5 or 6 to go

There is a subset of gun owners who are generally ignored by the focus on wonder nines, stompin’ sixgun loads, and 10mm everything. You might even have one or two in your own circle. I’m talking about frail and often elderly women.
These people often lack the strength of hand to regularly and confidently rack the slide on a semi auto, much less the physical ability to run shotguns, which are apparently recommended by our pejorative president, before his selection for office, as the ideal personal defense weapon.
I knew a member of this group quite well, and like so many of her brethren, she could easily run a J frame, or K frame size gun in .32 or .38 caliber. The person in question did successfully defend herself with that type of weapon, on one very dramatic occasion.
So, if you have paws like catchers mitts, and the vise like strength to match, then the options open to you are manifold. Yet for this often overlooked and ignored group, self defense is still a basic human right, and for those I know, and have known, it’s five or six to go in the cylinder.

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J frame FTW :grin:

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Yeah a small DA revolver is definitely a solid choice for those with weaker or injured hands. A SA is no easier to handle than an auto loader though.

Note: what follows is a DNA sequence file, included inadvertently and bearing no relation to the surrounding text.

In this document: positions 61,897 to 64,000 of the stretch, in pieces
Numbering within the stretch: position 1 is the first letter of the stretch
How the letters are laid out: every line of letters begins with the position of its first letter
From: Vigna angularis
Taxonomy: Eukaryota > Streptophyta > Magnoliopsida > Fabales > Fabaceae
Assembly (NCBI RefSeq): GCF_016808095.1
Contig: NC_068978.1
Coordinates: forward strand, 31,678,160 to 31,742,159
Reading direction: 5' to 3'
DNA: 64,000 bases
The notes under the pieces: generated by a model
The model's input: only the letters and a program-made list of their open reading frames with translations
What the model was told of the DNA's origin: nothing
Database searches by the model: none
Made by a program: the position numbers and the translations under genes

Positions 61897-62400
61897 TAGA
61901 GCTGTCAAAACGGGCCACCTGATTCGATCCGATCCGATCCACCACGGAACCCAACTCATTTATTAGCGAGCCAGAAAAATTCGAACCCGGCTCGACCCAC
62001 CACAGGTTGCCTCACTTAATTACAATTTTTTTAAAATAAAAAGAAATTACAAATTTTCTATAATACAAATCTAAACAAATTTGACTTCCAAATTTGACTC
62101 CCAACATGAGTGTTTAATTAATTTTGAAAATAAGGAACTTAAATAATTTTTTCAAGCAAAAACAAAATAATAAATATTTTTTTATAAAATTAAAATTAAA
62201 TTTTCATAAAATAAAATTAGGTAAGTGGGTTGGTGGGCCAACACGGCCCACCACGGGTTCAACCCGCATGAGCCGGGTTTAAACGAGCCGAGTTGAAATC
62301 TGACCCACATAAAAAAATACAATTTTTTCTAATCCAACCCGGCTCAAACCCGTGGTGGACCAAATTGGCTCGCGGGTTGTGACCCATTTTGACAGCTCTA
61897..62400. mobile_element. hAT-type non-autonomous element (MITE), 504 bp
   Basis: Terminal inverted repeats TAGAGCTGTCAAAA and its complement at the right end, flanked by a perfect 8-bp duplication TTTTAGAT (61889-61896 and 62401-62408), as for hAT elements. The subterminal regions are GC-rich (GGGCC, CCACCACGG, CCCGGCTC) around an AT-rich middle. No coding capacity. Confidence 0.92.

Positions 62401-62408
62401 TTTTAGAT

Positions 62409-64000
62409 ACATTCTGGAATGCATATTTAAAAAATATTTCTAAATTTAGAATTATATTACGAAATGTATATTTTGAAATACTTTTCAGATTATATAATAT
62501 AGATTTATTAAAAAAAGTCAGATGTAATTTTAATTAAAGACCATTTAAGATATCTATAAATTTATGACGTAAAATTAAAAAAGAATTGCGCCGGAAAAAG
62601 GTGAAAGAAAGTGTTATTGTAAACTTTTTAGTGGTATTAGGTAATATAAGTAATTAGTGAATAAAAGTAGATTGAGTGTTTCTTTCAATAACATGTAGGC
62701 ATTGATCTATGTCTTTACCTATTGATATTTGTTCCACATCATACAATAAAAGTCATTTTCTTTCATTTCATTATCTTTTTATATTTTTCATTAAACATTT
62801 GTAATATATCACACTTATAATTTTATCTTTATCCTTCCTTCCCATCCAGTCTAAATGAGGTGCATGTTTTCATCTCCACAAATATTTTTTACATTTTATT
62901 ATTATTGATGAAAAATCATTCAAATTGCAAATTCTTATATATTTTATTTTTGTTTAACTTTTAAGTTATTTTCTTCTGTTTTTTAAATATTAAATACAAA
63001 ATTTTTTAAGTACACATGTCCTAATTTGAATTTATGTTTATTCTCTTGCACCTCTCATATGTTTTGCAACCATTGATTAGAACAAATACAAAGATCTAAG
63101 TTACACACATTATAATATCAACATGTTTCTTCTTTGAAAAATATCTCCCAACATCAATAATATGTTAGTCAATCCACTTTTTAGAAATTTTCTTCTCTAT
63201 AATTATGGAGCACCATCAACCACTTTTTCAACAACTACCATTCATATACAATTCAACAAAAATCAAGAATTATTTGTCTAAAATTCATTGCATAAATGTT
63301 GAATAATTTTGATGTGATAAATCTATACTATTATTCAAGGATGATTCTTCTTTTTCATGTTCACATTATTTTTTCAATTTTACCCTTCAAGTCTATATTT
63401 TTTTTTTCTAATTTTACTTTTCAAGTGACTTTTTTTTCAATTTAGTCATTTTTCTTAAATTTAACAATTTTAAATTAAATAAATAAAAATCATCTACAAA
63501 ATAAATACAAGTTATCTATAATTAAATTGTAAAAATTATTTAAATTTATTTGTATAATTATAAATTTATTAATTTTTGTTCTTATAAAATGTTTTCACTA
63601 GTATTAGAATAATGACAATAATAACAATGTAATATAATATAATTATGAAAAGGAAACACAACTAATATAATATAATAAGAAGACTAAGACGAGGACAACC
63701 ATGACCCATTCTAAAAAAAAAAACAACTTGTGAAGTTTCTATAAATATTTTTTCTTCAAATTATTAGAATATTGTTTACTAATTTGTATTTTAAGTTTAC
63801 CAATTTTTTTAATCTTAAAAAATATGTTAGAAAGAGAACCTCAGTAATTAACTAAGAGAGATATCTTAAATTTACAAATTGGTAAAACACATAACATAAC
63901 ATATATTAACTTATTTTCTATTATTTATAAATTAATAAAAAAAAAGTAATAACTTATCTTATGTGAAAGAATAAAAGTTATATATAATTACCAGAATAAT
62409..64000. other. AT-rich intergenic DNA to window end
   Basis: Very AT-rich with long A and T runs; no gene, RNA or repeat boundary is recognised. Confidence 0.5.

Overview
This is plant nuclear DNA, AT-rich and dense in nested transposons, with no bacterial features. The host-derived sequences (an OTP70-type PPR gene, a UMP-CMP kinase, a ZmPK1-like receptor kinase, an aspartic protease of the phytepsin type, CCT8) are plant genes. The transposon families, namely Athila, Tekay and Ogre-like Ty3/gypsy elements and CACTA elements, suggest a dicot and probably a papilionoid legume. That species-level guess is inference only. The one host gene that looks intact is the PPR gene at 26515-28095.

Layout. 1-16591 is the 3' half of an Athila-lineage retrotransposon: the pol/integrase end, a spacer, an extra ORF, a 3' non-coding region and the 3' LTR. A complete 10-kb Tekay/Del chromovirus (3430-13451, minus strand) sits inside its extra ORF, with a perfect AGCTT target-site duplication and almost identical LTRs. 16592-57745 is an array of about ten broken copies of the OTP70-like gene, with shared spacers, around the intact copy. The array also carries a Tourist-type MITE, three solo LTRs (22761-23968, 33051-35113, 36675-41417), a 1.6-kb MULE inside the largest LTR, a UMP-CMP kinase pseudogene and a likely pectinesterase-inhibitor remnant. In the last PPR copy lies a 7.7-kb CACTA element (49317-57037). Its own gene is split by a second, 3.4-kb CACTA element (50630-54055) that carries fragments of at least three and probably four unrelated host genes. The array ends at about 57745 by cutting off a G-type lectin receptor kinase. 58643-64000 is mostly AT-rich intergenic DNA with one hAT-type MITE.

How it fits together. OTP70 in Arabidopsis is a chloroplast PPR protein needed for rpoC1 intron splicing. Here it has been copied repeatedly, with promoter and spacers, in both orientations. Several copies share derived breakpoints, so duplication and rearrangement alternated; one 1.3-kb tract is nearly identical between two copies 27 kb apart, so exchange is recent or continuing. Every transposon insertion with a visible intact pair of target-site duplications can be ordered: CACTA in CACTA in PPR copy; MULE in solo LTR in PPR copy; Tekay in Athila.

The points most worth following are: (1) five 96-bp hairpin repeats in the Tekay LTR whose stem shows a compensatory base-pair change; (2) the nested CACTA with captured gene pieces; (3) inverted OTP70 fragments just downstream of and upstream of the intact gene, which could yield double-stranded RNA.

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I like my Ruger LCR in 38 spl. Trigger is easier to pull than a J frame w/o having to install a spring kit. Fits in the pocket well.

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The S&W J and K frames are double action revolvers, with some being hammerless, in the sense that Some of the best triggers I’ve ever experienced were on a long barrel model 10, and a well maintained Combat Masterpiece.
DA wheelguns have long been the ladies choice, when chambered for capable yet manageable cartridges, perhaps one of the best known being the compact British Bulldog of the late 19th century.
I don’t have any experience with the LCR, but I’m sure it’s a solid gun. Personally, the polymer makes me wonder, but if it works, it works.

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I have a 36 and a 15. The Ruger is just lighter than the 36. Also the 36 is a an old flat latch. Don’t want that going into evidence if I ever have to shoot someone with it.

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I have a S&W M-14 K frame .38 Target Masterpiece. It’s a 6" barrel but is light enough that it has spent a LOT of time on my hip when I’m in the woods for other purposes than hunting big game. Great rabbit harvester, too. Definately my most accurate repeating handgun. I would not hesitate to choose it as a self defense revolver. At room distances the .38 Special speaks well for itself.

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Now that the ostensible government and so called justice system have turned against the descendants of those who founded this country, the willingness to employ the best tools for the task at hand has withered on the vine.
That seditious elements have co-opted our lives, is the reason why so many of us have been reduced to trust polymers, lawyers, and law enforcement types as the purveyors of authority. This is bullshit of the worst kind.